Low parents' educational level, especially the mother’s education, was strongly associated with stunting in numerous studies. Generally, the lower the educational level, the higher probability to get stunted or malnutrition. In 2014, a study was done in in Kelantan to determine the association between household food insecurity and nutritional status found that there was a significant association between mothers’ education level and household food insecurity (Ali Naser et al., 2014).

Similarly, this finding was observed in other Asian countries such as in Indonesia, Brunei and Bangladesh (Boylan et al., 2017; Rachmi et al., 2016; Sarma et al., 2017).

As an addition, there were two studies found that mothers of unemployed or housewives are associated with childhood malnutrition or stunting (Boylan et al., 2017; Wong et al., 2014).

Household income or household numbers always have been linked to poor nutrition outcomes in children. Locally, Cheah et al. (2012) found that low household income was associated with child stunting. The average income of the family was RM 655.34 ± 414.73. In another economic perspective, the mothers of malnutrition children did not have any personal asset showing the low household income of the family (Wong et al., 2014). Families living in the poorest households were 2.17 times more likely to be stunted, a study did by Sarma et al. (2017) in Bangladesh. All of these households under the poverty line will have a higher proportion of food insecurity that later will lead to child malnutrition (Ali Naser et al., 2014). Other than household income, household numbers also may be associated with child stunting as 36.6% of the family household of stunting offspring consisted of 10 or more people (Boylan et al., 2017).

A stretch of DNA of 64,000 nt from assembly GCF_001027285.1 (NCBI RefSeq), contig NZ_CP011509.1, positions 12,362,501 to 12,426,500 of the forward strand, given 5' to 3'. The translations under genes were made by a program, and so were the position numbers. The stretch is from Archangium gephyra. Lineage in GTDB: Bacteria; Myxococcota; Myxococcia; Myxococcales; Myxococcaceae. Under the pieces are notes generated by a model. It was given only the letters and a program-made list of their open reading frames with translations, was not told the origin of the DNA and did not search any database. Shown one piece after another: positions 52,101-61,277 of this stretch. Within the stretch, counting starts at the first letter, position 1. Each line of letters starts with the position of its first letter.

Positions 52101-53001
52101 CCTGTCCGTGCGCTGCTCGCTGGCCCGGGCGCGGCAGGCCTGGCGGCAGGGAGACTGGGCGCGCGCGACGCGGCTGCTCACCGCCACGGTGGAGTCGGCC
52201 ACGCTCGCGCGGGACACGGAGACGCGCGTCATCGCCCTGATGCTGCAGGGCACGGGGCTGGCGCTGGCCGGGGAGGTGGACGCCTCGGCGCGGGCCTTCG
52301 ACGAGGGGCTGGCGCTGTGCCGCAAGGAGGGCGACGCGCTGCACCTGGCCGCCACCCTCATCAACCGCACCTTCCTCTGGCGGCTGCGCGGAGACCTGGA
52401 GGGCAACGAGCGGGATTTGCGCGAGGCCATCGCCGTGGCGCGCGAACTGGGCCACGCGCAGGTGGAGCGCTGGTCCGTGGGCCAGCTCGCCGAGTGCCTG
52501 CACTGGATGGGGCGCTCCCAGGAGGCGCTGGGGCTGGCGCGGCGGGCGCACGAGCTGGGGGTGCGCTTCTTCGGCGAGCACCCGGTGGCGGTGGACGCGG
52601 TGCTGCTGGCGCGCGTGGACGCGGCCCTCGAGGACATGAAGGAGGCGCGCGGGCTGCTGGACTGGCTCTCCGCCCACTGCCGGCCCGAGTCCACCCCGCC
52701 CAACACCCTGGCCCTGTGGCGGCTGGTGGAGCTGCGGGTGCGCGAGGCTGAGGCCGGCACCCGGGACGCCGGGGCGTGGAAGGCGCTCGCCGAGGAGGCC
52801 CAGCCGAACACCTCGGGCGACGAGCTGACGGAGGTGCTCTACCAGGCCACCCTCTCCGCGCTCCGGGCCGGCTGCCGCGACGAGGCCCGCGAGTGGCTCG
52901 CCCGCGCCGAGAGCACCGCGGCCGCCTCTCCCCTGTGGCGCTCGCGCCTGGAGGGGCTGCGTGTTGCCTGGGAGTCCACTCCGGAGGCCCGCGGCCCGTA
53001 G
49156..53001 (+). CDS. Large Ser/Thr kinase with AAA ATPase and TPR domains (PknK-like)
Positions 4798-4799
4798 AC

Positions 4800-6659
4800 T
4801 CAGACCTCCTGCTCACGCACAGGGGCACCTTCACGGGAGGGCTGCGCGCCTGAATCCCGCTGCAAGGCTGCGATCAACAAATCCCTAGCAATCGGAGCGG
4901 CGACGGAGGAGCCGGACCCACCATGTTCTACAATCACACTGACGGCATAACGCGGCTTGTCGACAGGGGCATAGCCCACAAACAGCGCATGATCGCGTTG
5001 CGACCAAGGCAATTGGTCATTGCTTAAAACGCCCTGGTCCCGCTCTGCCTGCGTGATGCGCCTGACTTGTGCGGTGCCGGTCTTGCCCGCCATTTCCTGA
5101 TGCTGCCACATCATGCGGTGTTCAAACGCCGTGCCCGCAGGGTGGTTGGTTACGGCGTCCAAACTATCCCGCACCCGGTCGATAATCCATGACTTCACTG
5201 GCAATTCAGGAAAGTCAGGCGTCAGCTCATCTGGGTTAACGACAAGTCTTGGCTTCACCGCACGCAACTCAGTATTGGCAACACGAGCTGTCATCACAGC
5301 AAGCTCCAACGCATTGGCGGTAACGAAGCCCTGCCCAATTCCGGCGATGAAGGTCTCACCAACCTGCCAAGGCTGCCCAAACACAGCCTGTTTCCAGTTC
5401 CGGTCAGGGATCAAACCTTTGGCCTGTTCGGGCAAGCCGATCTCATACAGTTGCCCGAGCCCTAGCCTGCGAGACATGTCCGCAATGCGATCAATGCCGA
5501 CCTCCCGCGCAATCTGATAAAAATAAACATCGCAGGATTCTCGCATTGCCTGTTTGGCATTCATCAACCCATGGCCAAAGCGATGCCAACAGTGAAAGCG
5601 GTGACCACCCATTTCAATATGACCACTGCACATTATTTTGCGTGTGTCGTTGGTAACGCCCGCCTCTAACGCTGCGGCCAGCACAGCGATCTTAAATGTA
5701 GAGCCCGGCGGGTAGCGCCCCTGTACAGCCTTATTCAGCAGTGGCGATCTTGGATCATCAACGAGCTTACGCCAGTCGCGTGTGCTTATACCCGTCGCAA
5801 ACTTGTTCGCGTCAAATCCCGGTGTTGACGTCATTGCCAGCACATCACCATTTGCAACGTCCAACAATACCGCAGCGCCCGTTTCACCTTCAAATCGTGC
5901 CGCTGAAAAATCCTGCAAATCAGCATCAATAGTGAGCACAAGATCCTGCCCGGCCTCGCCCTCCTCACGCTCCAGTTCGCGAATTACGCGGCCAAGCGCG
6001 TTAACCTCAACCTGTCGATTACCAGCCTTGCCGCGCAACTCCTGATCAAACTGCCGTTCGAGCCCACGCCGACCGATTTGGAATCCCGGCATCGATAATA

One of the components of feeding practices is breastfeeding. Breastfeeding duration was found to have an essential effect on stunting, underweight, and wasting


in children (Cheah et al., 2012). A recent analysis by (Rachmi et al., 2016) showed that children who were weaned before six months had a higher probability of stunting.

The same study also noted that prolonged breastfeeding related to the increasing stunting prevalence among children. Still, there is a lack of evidence in this cross-sectional study to determine causal relationships. Both studies from Cheah et al.

(2012) and Wong et al. (2014) found that all children are reported to not meet the recommended Nutrition (RNI) calorie requirements.

One of the most critical factors to stunting specifically or malnutrition in general and not to left behind is food insecurity. Previous studies show the importance of it that will impair the nutritional status of the child. Two studies from our countries found that children who were food insecure were 3.04 times more likely to be stunted and more than half (62%) of the malnutrition families reported that they experienced some kind of food insecurity (Ali Naser et al., 2014; Wong et al., 2014). This is in parallel with another study that shows families that reported to have food insecurity were likely to have stunted offspring (Sarma et al., 2017).

Environment factor plays a major role in public health issue including nutritional aspect. Irregular waste management can result in repeated faecal cross-contamination. This cross-contamination can lead to an illness called environmental enteropathy. This disease causes malnutrition and stunting by increasing intestinal permeability to bacteria and lowering the rate of nutrient absorption in the gastro-intestinal tract (GIT) system (Lulu'ul Badriyah and Ahmad Syafiq, 2017). According to the study done in five districts in Terengganu state in Malaysia, it was demonstrated that a majority of malnutrition cases had a pour or pit toilet. However, they used piped water located inside their houses (Wong et al., 2014). In Indonesia, it is found that


children aged less than 24 months living in households using untreated drinking water and unsanitary latrines have a higher chance of stunting. (Torlesse et al., 2016).